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southern oregon water restrictions  RSS feed

 
karen denman
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does anyone know a way around some of these local water restrictions in southern oregon…. we have to have an 'ok' from the pope to put in a pond then is must be drained in the spring,,,,,, well w/ the wet winters here having a pond over winter & then (having really dry summers) having to drain it in the spring seems counter productive (& stupid)!!!
kd
 
Tyler Ludens
pollinator
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Location: Central Texas USA Latitude 30 Zone 8
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What about a lot of little earthworks as suggested by Brad Lancaster? http://www.harvestingrainwater.com/

That way more water is stored in the soil, so less irrigation is needed. I'm also having success with buried wood beds and others have success with hugelkultur.
 
Paul Cereghino
gardener
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Location: South Puget Sound, Salish Sea, Cascadia, North America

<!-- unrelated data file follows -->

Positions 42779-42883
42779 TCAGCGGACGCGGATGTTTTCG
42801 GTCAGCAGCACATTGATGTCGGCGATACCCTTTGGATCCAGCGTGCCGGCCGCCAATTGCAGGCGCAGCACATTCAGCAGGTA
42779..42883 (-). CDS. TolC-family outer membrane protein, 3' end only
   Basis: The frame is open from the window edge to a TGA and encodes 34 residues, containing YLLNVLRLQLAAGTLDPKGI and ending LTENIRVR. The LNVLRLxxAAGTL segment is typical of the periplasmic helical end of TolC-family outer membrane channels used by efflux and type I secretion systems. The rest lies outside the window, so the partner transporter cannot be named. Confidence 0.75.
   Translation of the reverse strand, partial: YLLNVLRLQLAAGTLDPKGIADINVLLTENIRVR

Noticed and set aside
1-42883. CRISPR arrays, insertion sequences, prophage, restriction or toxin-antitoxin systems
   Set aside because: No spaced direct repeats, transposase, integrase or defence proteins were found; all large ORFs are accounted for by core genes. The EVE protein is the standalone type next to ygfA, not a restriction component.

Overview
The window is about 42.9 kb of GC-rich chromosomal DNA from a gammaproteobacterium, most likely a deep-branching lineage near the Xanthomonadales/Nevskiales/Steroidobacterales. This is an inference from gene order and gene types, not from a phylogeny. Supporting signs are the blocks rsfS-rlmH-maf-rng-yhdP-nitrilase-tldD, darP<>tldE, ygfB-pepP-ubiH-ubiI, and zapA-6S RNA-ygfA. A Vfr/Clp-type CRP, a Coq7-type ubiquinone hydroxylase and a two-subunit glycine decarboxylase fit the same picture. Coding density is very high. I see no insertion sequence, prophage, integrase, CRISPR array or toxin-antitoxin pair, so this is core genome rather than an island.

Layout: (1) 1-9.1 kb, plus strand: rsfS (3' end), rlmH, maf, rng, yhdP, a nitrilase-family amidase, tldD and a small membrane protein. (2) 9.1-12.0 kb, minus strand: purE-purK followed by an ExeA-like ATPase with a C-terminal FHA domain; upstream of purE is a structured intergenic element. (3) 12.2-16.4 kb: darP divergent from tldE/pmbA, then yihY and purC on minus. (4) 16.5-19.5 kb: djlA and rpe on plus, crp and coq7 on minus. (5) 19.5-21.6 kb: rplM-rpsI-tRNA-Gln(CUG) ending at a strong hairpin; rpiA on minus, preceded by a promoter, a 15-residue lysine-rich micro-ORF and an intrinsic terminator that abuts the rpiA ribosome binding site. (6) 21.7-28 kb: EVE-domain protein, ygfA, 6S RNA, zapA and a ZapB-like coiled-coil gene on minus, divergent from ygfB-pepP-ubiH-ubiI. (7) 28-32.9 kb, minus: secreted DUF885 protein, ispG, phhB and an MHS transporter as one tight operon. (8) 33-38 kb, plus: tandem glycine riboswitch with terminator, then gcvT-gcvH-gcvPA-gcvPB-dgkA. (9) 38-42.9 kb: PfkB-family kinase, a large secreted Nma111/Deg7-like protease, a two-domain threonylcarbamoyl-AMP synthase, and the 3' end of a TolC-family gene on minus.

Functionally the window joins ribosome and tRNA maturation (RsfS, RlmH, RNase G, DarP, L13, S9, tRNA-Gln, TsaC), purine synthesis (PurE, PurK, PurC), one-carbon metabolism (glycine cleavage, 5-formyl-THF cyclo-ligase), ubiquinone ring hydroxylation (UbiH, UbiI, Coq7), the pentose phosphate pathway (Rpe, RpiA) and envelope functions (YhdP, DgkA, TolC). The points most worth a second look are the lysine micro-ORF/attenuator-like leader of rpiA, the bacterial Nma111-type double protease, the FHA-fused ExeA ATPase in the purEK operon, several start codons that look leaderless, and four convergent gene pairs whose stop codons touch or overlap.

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If you haven't already, you might consider finding a real person to talk to about what exactly the water restrictions are about. I know WA but not OR. It might be that your water restriction is about maintaining in-stream flow in summer to support fish habitat, excacerbated by excess existing water rights, and forest clearing. Many folks would like to take the headwater of a fish bearing stream, dam it, and then in summer time, their irrigation withdrawal basically intercepts the streamflow and takes their land out of the watershed hydrology. The cumulative effect when lots of people do this, combined with forest clearing, which is also popular, is that more streams become seasonal, and you don't have rearing habitat for coho or steelhead, downstream stream structure changes, and the whole is impoverished. If this is the case, creating water cachment and percolating storm water (that would otherwise be percolated by forest) when you are outside the stream network may actually improve in-stream flow, while allowing you some additional summer water (perhaps that 50% or so that would ordinarily be intercepted by our coniferous forest canopy. By combining water harvesting with ponds you can improve the hydrologic function of your land. The trick is having a real person inside the governmental system to talk with, and listening carefully, and doing your homework about how your action is actually affecting our common hydrologic system compared to the historical function of your land, so that you are doing your part for the whole, while also meeting your needs. If you do this, and OR State still doesn't help you out - then raise hell with your elected officials, and you'll be supporting social progress. Gov't these days has precious little resource to help creative people... In my opinion, most citizens just want to take from the commons without any return (violating principle 3).
 
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